Switching on and off

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By: Min Qiao <mqiao@hilite.org>

Despite a long and exhausting game on Friday night, Conner O’Banion, senior and defensive line-backer on the varsity football team,, still wakes up early the next day to watch the weekly footage of the previous night’s game. For O’Banion, football has been a part of him ever since he was a little kid.

“I like the feeling in the middle of the game when I am just really focused on winning and just really getting in there and hitting people,” O’Banion said. “So, I guess I am more of an aggressive player.”

Brian Spilbeler, defensive coach on the varsity football team and teacher here, said that for many players, playing football is a nice release for player to be aggressive and “let it all out.”

“When you get on the field you get to flip a switch. That just means that you get to become almost a different person when you are on the football field where you are really driven by emotion and hunger to get better and to win.” Spilbeler said. “At the same time, I would hope that our kids can distinguish between that setting and other settings. So, when you are on the field and off the field you really can be two different people.”

According to O’Banion, sometimes turning off that switch after a play can be one of the hardest parts of the game. With such a well-matched and competitve group of players, he feels that the pressure to win is always there, especially when he get into his “zone” during the game.

“We’ve been told from a young age to stop at the whistle,” O’Banion said “ It’s sometimes hard to just stop aftere being so aggressive and then just turning it off after the play, especially when there is a lot of trash talking involved.”

Off the field, O’ Banion is a lot mellower, layed-back and definitely “not as mean”.

Morgan Newton, senior and quarterback on the varsity football team here, does not really consider himself a very aggressive player. In fact, Newton said that he would rather just take what the oppenents give him instead of asserting himself and try to force things. Outside of football, Newton said that he is pretty much the same person as the quarterback that is on the field.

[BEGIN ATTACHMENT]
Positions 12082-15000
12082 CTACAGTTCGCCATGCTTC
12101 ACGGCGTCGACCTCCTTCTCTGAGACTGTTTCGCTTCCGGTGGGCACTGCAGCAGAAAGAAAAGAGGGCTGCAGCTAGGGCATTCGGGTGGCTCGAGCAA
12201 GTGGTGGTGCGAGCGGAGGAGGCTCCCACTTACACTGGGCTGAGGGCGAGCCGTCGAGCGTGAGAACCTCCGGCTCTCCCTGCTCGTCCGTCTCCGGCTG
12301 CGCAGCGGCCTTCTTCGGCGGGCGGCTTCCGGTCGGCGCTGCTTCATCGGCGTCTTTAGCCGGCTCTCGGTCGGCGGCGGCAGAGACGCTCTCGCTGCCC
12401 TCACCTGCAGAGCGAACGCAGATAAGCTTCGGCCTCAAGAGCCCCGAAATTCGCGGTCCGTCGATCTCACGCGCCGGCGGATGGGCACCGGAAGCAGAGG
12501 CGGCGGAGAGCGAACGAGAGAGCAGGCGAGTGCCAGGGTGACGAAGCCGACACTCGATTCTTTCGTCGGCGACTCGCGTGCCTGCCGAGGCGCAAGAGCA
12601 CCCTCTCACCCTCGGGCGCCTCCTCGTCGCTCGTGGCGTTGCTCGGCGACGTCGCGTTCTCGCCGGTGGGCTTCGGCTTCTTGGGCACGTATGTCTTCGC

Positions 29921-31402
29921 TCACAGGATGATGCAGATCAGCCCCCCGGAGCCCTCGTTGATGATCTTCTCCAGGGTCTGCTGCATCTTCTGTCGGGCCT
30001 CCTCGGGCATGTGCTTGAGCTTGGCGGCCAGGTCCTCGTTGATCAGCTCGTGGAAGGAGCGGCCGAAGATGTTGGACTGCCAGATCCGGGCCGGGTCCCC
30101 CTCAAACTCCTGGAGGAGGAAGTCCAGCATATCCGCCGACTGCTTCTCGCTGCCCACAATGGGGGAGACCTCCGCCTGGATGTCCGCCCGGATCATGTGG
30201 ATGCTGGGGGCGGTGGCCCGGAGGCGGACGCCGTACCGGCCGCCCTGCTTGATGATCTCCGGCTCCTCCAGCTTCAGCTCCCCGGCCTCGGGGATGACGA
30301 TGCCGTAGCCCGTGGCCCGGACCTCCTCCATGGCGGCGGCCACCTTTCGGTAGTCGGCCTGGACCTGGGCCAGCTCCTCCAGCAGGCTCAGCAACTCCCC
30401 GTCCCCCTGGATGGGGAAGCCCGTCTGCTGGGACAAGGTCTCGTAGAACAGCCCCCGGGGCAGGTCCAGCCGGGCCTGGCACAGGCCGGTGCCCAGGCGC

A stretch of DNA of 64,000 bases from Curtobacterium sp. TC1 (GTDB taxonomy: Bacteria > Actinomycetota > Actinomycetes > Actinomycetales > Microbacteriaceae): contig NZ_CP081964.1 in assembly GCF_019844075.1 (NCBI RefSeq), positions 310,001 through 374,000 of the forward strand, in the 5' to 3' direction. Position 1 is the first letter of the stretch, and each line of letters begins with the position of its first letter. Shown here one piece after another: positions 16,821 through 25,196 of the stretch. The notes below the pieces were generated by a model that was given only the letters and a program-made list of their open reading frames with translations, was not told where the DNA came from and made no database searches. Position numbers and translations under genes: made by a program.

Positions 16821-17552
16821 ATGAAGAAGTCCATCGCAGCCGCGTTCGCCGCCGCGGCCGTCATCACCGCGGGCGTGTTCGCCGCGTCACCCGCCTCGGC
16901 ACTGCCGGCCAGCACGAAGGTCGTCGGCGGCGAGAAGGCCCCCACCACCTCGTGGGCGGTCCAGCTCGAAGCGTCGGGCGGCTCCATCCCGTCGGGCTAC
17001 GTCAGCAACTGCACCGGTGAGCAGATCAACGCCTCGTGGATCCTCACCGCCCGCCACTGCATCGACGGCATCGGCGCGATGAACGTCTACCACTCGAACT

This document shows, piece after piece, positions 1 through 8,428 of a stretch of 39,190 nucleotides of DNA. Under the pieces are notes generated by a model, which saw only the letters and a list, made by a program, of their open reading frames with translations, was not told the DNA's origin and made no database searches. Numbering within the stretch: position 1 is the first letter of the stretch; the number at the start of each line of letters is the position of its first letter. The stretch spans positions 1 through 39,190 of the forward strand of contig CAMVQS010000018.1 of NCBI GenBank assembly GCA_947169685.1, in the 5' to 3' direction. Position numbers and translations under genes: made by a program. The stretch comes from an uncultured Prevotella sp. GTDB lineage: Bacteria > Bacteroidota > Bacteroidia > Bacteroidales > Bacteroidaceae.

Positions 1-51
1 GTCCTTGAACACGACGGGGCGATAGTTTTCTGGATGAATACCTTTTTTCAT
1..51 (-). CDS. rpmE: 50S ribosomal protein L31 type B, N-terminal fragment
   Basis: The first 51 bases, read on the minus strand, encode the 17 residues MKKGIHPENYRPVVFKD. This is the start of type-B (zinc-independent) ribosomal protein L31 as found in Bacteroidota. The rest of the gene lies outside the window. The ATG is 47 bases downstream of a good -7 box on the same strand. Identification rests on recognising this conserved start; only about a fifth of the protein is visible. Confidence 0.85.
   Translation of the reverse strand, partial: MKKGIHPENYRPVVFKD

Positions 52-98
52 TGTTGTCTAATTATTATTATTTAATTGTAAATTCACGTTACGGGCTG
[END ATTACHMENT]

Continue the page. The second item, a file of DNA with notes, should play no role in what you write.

“With the leadership role that was passed to me this year, I try to be productive with what I say and set a good example,” Newton said. “Off the field, it’s much of the same. I just try to help whenever possible and lead by example.”

As Spilbeler said, the football team here consists of players who are competitve and good sports at the same time. Players here are usually respectful to their opponent and generally try not to do anything that would reflect poorly on themselves or their team.
Carmel in general has the students that understand the importance of being a good sport.

“A lot of (the good sportsmanship) just comes from the way they were raised. I think a lot of our football players were raised with the understanding that you treat others around you the way that you would like to be treated,” Spilbeler said “But, at the same time it is a very physcial sport and there’s a lot of contact and a lot of emotions involved. There are some times when emotions run high and you just try to tell them that you have to understand that as fired up as you get, everything that you do has consequences and you have to be ready to own up to those consequences.”

With the Homecoming game coming up tommorrow and the dance on Saturday, the hype is now greater then ever. For many fans, this is one of the biggest events of the year and the exicitement in the air is almost tangible.

“All of the excitement is a great thing for (players) to have and it’s great for the kids to be able to come out and experience that.” Spilbeler said. “But, at the same time, we have to understand that that’s all for the fan and the crowd. It is not for us. We always try to tell our kids ‘You still have to do your job.’ If we think about anything else, then we won’t be able to focus on our task.”

O’Banion, who enjoys the excitement thats precedes Homecoming, said it is always hard to concentrate on the game as the dance approaches.

“ This year it’s going to be a bit different because we are playing a tougher opponents,” said O’Banion, “It’s easier to stay focused when you are playing Warren Central, a team that has won four state champions in a row.”

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